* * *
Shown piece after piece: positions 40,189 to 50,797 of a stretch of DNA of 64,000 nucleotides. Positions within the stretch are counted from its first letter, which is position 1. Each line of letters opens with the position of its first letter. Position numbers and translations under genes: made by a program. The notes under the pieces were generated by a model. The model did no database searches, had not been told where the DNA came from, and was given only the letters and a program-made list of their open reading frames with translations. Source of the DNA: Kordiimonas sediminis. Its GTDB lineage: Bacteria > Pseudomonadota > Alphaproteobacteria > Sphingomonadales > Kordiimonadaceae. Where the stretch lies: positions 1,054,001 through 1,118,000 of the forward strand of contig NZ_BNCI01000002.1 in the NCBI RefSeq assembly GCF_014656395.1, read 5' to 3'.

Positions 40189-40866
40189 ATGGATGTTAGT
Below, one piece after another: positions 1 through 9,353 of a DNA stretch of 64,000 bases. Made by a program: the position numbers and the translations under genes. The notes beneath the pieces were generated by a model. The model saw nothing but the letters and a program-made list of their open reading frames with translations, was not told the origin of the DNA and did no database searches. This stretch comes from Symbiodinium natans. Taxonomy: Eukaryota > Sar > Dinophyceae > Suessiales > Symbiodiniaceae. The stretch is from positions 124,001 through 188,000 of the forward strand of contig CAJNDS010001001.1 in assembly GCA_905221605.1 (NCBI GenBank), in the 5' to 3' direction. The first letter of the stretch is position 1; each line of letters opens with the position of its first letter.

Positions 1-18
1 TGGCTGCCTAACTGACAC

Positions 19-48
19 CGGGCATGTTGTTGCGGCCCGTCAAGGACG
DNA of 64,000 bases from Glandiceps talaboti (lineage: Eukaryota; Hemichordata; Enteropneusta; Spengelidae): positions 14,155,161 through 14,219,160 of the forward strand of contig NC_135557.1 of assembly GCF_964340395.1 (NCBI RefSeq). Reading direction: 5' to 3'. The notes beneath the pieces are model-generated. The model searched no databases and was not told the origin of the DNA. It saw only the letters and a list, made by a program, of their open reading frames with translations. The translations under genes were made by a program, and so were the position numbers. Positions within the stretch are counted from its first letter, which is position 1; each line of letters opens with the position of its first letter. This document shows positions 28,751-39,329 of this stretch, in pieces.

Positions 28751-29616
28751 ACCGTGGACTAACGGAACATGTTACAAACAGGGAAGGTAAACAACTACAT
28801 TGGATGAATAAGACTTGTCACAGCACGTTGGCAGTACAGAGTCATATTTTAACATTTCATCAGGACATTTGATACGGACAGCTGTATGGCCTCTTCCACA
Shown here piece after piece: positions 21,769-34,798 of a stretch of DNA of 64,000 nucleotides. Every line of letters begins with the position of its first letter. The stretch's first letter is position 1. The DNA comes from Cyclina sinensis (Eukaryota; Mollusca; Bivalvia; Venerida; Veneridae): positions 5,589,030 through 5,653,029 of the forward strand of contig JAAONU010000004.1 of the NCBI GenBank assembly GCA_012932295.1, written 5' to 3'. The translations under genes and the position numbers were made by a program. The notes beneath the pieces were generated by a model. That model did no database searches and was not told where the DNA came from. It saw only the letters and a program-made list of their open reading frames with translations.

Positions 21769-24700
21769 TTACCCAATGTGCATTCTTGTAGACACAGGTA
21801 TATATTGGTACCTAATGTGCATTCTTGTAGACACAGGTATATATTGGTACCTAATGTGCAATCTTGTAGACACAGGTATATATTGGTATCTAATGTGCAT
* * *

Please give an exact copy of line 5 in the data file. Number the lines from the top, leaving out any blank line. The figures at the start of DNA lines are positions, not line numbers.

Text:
Positions 1-18